The Red Heads were a storm team, referring to sports teams or individual athletes who traveled to various locations, usually rural areas, to stage exhibition matches.
“They were a box office draw,” Harrison said, noting that the team’s name actually came from Olson’s equally astute wife, Doyle Olson, who owns several hair salons in the South.
Doyle Olson and Peggy Lawson, who was one of the original Red Heads, named the team while sitting in the backyard.
Harrison said that Doyle named the team “Red Heads” and then Peggy added “All American” because he said the players were AAU, All Americans: and thus the “All American Red Heads” were born.
They played by men’s rules and were hugely successful with the audience, in fact so successful that they would eventually foster two other teams, the Ozark Hillbillies and the Famous Red Heads.
Olson would also meet an itinerant beautician named “Mama” Langerman, who was the mother of twins Geneva “Jean” Langerman and Jo Langerman, who would become two of the first players on the team, having led three teams to the tournament. state high school and an AAU team to win the national championship in 1934.
In 1948, Orwell Moore, who was originally from Ash Flat and had already been a high school coach, began coaching two of the teams, the All American Red Heads and the Famous Red Heads.
Meanwhile, his wife, Lorene “Butch” Moore, began playing basketball for the All American Red Heads.
Harrison expressed his pride in his mother, who played guard and center for several years.
“Plus, he filled in for several more years when the girls were away for whatever reason,” Harrison boasted.
Lorene was also one of the team’s leading scorers with over 35,000 points in 11 seasons and was able to convert 25 free throws directly from a kneeling position.
Harrison still remembers sitting courtside, cheering on her talented 5-foot-6 mother scoring against men who were much taller than her.
Harrison’s father would eventually purchase the Red Heads in 1954. Now based in Caraway, they had three touring teams during the 1960s and 1970s, and during the off-season, the players taught girls basketball at Camp Courage.
The Red Heads were so good that they were reported to have won 500 of the 642 games played against men’s teams in 1972 alone.
They were also featured in many national magazines such as Life, Sports Illustrated, and Women’s Sports, and were widely regarded as the best women’s basketball team in the world.
The All American Red Heads played for 50 years from 1936 to 1986, which remains the oldest women’s professional team.
Over the years, the teams featured AAU All-American players and stars like Peggy Lawson, Kay Kirkpatrick, and Hazel Walker, as well as many local stars like older redhead Willa Faye “Red” Mason of Siloam Springs. , former Caraway coach Benny Overman and his wife and player Pat Rimer Overman, originally from Edina, Mo., and many, many more.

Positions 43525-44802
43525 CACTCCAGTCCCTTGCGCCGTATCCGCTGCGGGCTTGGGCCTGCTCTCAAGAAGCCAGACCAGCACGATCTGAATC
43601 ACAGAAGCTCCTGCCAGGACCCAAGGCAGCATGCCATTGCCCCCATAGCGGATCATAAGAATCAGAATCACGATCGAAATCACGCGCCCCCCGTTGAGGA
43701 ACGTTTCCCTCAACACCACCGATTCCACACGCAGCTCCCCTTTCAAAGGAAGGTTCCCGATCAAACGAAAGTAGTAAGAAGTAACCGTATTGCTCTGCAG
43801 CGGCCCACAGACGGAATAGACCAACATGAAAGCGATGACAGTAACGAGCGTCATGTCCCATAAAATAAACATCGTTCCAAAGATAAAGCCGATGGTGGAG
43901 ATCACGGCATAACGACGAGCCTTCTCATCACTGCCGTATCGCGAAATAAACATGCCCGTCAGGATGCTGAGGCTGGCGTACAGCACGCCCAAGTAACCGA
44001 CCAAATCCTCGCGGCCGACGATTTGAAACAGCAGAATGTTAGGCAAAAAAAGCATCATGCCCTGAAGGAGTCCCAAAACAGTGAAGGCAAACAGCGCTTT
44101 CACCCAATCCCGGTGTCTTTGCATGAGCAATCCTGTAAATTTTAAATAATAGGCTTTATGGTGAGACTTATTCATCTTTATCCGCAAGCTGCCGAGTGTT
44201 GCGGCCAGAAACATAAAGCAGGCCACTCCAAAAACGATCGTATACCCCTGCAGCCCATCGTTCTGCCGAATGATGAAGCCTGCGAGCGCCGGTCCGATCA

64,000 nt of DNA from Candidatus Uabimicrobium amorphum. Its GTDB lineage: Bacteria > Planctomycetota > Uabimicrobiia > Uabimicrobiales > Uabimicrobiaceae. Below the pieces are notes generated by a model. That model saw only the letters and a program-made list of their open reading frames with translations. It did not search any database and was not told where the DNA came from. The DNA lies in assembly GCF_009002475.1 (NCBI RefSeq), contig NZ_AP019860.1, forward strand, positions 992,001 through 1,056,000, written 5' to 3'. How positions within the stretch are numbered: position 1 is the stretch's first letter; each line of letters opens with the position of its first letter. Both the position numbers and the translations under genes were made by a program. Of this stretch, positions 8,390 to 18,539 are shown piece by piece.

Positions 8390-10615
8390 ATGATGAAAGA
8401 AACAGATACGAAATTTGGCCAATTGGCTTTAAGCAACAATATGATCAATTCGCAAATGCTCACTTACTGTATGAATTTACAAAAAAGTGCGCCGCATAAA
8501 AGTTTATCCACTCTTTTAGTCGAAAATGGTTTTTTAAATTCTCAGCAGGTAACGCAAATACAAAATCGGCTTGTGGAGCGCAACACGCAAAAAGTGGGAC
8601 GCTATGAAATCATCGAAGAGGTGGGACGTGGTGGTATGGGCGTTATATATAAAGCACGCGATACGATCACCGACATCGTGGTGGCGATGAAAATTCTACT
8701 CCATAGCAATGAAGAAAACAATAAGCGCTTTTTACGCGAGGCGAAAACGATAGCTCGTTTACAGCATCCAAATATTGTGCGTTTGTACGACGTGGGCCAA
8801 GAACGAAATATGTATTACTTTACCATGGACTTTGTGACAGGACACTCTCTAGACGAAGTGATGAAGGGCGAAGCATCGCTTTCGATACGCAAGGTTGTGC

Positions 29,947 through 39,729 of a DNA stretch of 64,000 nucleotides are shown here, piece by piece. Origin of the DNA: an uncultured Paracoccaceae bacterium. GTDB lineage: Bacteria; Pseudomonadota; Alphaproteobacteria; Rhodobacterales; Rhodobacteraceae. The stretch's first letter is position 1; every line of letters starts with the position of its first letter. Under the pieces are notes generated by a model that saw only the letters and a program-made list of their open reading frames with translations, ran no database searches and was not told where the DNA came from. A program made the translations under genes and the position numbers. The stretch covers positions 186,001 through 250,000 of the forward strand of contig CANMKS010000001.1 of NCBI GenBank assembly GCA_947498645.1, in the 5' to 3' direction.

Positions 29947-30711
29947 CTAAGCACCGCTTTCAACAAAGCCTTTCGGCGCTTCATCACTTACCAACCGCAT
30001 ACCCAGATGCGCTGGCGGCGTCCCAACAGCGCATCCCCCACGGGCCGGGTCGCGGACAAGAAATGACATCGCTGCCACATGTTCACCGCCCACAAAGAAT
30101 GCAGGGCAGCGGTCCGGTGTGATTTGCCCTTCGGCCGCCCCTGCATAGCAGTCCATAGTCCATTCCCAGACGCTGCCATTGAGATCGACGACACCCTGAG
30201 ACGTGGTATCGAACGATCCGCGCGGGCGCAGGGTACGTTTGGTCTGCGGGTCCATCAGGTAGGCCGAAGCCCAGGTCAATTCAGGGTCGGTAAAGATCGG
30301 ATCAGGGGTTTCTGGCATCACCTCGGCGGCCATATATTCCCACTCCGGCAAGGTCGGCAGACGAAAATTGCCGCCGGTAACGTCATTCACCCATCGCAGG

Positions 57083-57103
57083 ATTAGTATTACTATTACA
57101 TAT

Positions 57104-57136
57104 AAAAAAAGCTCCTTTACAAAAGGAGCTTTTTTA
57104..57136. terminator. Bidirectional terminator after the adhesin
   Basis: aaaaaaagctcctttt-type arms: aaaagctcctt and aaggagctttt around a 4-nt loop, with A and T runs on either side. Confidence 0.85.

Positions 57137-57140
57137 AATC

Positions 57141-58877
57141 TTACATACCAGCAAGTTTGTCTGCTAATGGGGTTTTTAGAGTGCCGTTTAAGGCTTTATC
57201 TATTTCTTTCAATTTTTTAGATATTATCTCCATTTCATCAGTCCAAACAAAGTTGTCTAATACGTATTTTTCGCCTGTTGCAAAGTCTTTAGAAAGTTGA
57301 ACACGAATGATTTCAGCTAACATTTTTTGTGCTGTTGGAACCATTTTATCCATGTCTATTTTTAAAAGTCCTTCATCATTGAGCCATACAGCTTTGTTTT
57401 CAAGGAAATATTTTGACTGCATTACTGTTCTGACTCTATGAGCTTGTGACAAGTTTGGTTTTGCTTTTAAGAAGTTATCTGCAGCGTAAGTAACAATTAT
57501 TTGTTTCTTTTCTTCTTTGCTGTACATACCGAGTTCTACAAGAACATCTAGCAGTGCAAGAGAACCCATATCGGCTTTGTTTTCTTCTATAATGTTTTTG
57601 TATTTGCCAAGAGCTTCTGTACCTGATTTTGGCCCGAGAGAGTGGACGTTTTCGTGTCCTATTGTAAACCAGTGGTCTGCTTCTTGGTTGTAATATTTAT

In fact, over the years there were 76 team members from Arkansas, almost twice as many as any other state, followed by Oklahoma with 45 team members and Missouri with 23.
“They were playing seven nights a week, sometimes twice a day, full court against men’s teams,” Harrison said. “They played when basketball was a game of finesse. So different from today. Both women’s and men’s games have switched to more brute force and less finesse. There were no three-point lines in play.”
In 1986, Coach Moore retired and disbanded the Red Heads. They still have meetings when possible.
“When something big happens, we have a meeting,” Harrison laughed, noting that that was usually when they were being honored, like in 2012 when the team was inducted into the Naismith Memorial Basketball Hall of Fame or in 2020 when the team was inducted into the Arkansas Sports Hall of Fame.
This year’s meeting will be a four-day event from September 8-11, with the presentation and book signing on Thursday, September 8 from 6-8:30 pm at the Reng Student Union Auditorium and Mockingbird Room in Arkansas. Campus of the State University in Jonesboro.
Harrison noted that there will be a German film crew on site, working on a documentary about the All American Red Heads during this year’s meeting.
According to an A-State news release, the presentation and meeting will be hosted by ASU’s Dean B. Ellis Library, and Sherry Eskridge, student outreach and engagement librarian, said admission is free and open to the public.
Free parking will be available in the north parking lot for the event on September 8th. For more information about the event, contact Eskridge at libraryevents @AState.edu or call 870-972-3077.